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Unbound Migrations
In Praise of the Library of America

I don’t know if it’s the grateful immigrant in me or just garden variety prejudice, but I could happily spend the rest of my days never again traveling outside the United States for pleasure. There’s too much to see here, too much to love even with polygamous freedom to revel in every state year after year.

I’d rather spend a month driving the sandhills and wheat fields of the Great Plains than a week in the mire of Old World memorabilia. I see more art in a Great Plains thunderstorm than in all the canvasses of the Louvre, more history and architecture in a glimpse of Arizona geology than in the Coliseum and the Acropolis put together. It may not always be human history, but these days a vacation from human history is a bonus.

Time and money don’t often permit the escape from job-world drudgery. But in the mid-1980s, I realized that discovering America didn’t necessarily mean trekking across geography. National monuments could be lined up on a shelf in the living room and delved into at will, any time of day or night.

It was about then that I came across the Library of America. Three “beautifully produced and admirably printed, thin-paper volumes, ranging from 800 to 1,500 pages,” were delivered to my door. I’m using the descriptive words of the critic Edmund Wilson, who conceived of the Library in the 1960s. He’d been incensed that most of the nation’s greatest books were either out of print, hard to find or simply forgotten. Looking across the ocean, he marveled at France’s Pleiade collection, which publishes the complete or collected works of the world’s greatest writers in compact, luxuriously bound but relatively inexpensive tomes. Why didn’t the United States similarly honor its writers, make them equally accessible to readers and keep them permanently in print?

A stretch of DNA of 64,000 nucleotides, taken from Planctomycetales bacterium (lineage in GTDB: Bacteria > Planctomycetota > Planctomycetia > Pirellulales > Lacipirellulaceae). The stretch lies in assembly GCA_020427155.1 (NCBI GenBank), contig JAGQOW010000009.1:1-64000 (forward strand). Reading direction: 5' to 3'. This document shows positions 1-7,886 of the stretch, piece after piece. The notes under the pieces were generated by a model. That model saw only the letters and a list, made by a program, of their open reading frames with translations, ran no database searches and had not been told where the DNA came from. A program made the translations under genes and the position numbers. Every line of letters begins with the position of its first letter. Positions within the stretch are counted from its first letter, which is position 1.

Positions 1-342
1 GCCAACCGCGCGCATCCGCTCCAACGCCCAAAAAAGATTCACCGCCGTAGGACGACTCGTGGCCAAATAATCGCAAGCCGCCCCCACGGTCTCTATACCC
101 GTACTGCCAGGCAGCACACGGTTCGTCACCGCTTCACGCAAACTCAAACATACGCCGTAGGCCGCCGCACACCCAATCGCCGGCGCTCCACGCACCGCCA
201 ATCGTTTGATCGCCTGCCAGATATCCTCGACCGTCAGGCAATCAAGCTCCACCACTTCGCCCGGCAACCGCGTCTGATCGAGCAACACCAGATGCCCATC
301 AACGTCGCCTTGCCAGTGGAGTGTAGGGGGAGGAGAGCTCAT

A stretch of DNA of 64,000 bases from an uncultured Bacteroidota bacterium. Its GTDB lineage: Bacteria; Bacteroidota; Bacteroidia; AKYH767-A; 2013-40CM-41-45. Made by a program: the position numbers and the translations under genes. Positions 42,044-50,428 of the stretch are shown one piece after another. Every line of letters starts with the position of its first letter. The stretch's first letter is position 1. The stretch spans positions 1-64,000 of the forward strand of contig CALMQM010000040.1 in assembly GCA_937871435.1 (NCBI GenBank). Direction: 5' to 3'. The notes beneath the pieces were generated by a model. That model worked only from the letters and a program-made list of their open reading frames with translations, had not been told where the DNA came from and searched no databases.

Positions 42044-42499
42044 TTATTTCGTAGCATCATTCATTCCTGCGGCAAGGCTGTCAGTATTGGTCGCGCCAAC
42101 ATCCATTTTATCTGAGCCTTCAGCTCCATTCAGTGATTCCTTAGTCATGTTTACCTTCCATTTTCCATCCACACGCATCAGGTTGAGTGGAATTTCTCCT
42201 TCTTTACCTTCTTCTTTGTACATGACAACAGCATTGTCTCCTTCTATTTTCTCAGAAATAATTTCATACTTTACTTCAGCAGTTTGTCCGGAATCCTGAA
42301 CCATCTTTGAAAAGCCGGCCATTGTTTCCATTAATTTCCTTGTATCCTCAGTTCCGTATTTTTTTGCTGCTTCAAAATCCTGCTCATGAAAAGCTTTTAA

Wilson never lived to see his goal realized. He died in 1972. But Jason Epstein, the longtime editor at Random House and an Einstein of publishing (he invented the quality paperback and gave birth to The New York Review of Books, among other things) picked up the project, lobbied the National Endowment for the Humanities and the Ford Foundation and, in 1982, published the first volume of the Library. It was a collection of three of Melville’s lesser-known travel works. Seven more volumes followed that year. A total of 150 have appeared to date, with five or six appearing every year, all as a nonprofit venture. (The Library’s Web site is

Fiction, history, poetry, journalism, nature and political writings: The collection is limitlessly eclectic. As I remember, those first three volumes dropped at my door were a collection of three Melville novels, only one of which (the whale one) I’d heard of. I immediately cracked it open and started reading “Redburn,” Melville’s first novel, about a young deckhand on his first trans-Atlantic voyage. I’d have never been interested in the book had it not been so handsomely presented: The typeface, the smell and feel of the books (based, according to Bruce Campbell, their designer, on “a proportion that the ancient Greeks found to be most perfect”).

So it’s been with dozens of works I’d probably never have picked up otherwise - Henry Adams’ “Democracy,” a forgotten political novel of Washington that still beats most of its imitators since, Francis Parkman’s breathless histories, William Dean Howells’ incredibly dull novels, Willa Cather’s paeans to the Plains, a collection of slave narratives that reads with disturbing immediacy. Or, to be more precise, such lines as this gem from “Redburn,” about America’s immigrant makeup that seems apt today, when so much enmity is directed at the United States: “You cannot spill a drop of American blood without spilling the blood of the whole world.”

Immigrants work out their own way of becoming American. I read American literature. In that sense, the Library of America has been my most generous naturalization papers. But from John Winthrop to Saul Bellow, reading these books is also discovering that there is no difference between the immigrant experience and the American experience. It has all been discovery, adaptation, fitting in, exclusion, prejudice, and it continues to be—with exuberance for some, like Bellow’s Augie March, with painful resilience for others, like Richard Wright’s “Black Boy.” Funny. Here I am, an Arab by those falsely meaningful ethnic definitions, and the characters I’ve understood best and been most thankful for are Philip Roth’s Jewish neurotics. Him, I’ll be re-reading in the Library of America. He’s just signed on for an eight-volume anthology.

Is the Library running out of dead ones? I doubt it. It’s made it a specialty to disinter writers too carelessly forgotten or to make literary mosaics of whole eras, like the best reporting of the civil rights years or of the Vietnam War. In the Library of America, the nation’s motley voices speak anew, unbound.

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